Past continuous and past simple

Past continuous and past simple

Do you know how to use the past continuous and past simple? Test what you know with interactive exercises and read the explanation to help you.

Look at these examples to see how the past continuous and past simple are used.

When I woke up this morning, it was snowing.
I was sleeping when you called me.

Try this exercise to test your grammar.

Grammar test 1

Past continuous and past simple: Grammar test 1

Read the explanation to learn more.

Grammar explanation

The past continuous and the past simple help us to show how two past actions or situations are connected.

Past simple

The past simple shows us that an action was in the past, not in the present. Regular past simple verbs have -ed at the end (e.g. called, played, arrived). Irregular verbs have a different form, usually with a different vowel sound (e.g. wake woke, break broke, feel felt).

My parents called me yesterday.
I woke up early this morning.
Sam played basketball when he was at university.

We make the negative with didn't and the infinitive verb.

My parents didn't call me yesterday.
I didn't wake up early this morning.

We make the question form with did and then the subject and infinitive verb.

Did you wake up early this morning?
Did Sam play basketball when he was at university?

Past continuous

The past continuous shows us that the action was already in progress at a certain time in the past.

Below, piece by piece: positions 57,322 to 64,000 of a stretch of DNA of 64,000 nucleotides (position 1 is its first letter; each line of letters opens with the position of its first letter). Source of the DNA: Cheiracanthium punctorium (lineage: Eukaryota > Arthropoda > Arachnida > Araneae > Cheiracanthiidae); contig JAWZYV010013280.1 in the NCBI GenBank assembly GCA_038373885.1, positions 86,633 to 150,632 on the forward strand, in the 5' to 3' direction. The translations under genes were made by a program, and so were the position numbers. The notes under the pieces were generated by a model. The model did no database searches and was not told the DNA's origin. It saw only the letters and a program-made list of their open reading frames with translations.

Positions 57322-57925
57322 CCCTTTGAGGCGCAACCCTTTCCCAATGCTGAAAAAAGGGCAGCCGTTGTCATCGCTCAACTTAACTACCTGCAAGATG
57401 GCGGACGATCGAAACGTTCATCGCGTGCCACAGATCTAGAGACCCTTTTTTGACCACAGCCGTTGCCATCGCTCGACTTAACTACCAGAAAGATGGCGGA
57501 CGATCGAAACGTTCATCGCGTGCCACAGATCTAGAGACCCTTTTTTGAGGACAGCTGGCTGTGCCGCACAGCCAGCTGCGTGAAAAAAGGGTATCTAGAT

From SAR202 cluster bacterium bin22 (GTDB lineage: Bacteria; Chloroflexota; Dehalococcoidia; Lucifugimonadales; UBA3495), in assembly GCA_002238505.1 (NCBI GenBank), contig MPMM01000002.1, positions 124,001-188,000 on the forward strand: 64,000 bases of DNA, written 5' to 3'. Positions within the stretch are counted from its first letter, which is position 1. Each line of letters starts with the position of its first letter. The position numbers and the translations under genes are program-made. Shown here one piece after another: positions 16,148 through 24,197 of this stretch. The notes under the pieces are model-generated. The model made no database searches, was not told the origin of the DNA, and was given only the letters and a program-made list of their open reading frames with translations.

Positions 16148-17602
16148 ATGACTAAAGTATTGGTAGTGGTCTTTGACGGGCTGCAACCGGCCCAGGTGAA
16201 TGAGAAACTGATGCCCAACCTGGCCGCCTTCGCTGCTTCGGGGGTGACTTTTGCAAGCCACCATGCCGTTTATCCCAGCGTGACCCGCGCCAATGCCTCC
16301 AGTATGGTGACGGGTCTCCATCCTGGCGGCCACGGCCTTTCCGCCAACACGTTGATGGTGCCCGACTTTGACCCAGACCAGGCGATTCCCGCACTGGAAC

What were you doing at 8 p.m. last night? I was studying.

This means that I started studying before 8 p.m. and I continued after 8 p.m.

The past continuous can also show that an activity was in progress for some time, not just for a moment.

We were cleaning the house all morning.

We make the past continuous with was or were and the -ing form of the verb.

She couldn't come to the party. She was working.
Three years ago, we were living in my home town.
I tried to give him some advice, but he wasn't listening.
What were you doing this time last year?

Past continuous and past simple

When we use these two tenses together, it shows us that the past simple action happened in the middle of the past continuous action, while it was in progress.

While I was studying, I suddenly felt sleepy.

We often use these tenses to show an action interrupting another action.

I broke my leg when I was skiing.
As I was going to work, I saw an old friend.
We were watching television when the power went off.

Can you see a difference in the meaning of these two sentences?

When the guests arrived, Jane was cooking dinner.
When the guests arrived, Jane cooked dinner.

In the first one, Jane started cooking dinner before the guests arrived. We know that because it uses the past continuous. In the second sentence, the guests arrived first and then Jane started cooking.

Do this exercise to test your grammar again.

Grammar test 2

Past continuous and past simple: Grammar test 2

Average: 4.2 (192 votes)

Hello howtosay_,

The sentence doesn't explicitly say anything about whether he was humming a tune after he finished drying the dishes. It just focuses on the fact that he was humming during the action of drying the dishes.